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QUOTE(Peter Damian @ Thu 6th October 2011, 1:58pm) *
Slashdot is something I also need to understand.
Good luck with that.
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EricBarbour
post Thu 6th October 2011, 9:39pm
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QUOTE(Peter Damian @ Thu 6th October 2011, 11:46am) *

Can someone translate the above posts (ODP - what that?) into ordinary language?

Open Directory Project. Still available at dmoz.org. Just another of those "free" projects of the early web that eventually became a "drifting ship"--because the contributors bickered constantly.

Take a close look at the ODP. Despite being very different from Wikipedia, it is run in a similar free-culture-nerd manner. And has lost its contributor base, and become a superfluous project. Most of its database is hopelessly out of date and will apparently never be improved, whilst the few remaining contributors create links only about their own narrow interests. Wikipedia's likely future.

(You will also see their discussion forum. A forum which is completely inaccessible to outsiders and new users.)

QUOTE
One of my intentions in the book will be to bring some of these techie ideas in plain language to a general audience.

I think it is impossible to write such a book without some kind of glossary of the arcane tech and WP terminology. However, it should not be difficult to devise one. Just a question of how much detail to go into.
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SB_Johnny
post Thu 6th October 2011, 10:03pm
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QUOTE(Peter Damian @ Thu 6th October 2011, 2:46pm) *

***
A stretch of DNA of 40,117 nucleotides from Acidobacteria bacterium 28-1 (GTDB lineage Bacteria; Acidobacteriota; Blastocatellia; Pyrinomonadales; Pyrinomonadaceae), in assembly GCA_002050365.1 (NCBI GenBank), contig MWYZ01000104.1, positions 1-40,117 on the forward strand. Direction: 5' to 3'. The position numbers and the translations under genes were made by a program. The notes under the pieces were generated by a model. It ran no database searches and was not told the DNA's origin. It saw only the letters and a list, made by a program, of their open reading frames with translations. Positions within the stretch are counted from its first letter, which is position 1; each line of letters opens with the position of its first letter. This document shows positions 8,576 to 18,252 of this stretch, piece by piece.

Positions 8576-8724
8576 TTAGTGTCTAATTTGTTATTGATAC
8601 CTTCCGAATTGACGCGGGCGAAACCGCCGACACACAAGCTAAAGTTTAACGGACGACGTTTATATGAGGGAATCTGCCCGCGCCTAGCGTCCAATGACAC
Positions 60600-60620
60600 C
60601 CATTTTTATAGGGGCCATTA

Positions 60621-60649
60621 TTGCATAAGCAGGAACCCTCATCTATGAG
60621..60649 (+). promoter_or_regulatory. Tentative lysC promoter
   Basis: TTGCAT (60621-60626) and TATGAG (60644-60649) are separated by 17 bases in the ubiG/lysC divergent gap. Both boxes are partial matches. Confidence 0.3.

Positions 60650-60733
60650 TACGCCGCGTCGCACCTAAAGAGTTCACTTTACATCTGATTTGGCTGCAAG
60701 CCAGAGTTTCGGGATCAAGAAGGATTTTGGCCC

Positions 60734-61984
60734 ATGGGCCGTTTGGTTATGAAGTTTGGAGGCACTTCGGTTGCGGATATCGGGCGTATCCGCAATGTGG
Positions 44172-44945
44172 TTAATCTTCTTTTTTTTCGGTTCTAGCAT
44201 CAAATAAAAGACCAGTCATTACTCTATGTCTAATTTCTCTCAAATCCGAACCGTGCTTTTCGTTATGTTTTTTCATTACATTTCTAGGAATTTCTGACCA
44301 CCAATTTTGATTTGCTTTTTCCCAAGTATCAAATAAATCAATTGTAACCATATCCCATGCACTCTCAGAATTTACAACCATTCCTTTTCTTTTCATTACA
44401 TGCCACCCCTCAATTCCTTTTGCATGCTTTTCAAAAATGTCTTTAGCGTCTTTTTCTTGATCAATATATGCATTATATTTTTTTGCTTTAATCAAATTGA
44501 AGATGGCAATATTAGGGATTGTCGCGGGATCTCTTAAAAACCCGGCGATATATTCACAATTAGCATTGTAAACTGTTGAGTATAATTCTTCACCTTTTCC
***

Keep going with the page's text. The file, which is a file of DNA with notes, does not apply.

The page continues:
What exactly is a 'web ring' for? What does it look like? How would I use it? (Sorry to be so curmudgeonly - I'm from the generation that used rotary dial phones, indeed I am looking at a nice ebonite one on my desk as I type this).

Wow, that's a term I haven't heard in a long while. "Web rings" were sort of a bottom-up way of getting your website "out there" in the early days of the web. The deal was that you signed up to a ring, and then had a little icon on your home page (not the browser "homepage", but your own "home page", like the "main page" on a wiki). The icon would say something like "see related websites", and then you'd follow it to another page (again, on your own website) to see a list of other small websites in your category (mine were philosophy and gardening).

This was a long time ago (late '90s) when you had to know HTML if you wanted your own website. While I can't say for sure it was pre-Gooooooogle, I certainly hadn't heard of google at the time. The only way to search back then was pretty much to go on yahoo (and archie or grep if you were feeling geeky).

Thanks for the wayback mental trip. smile.gif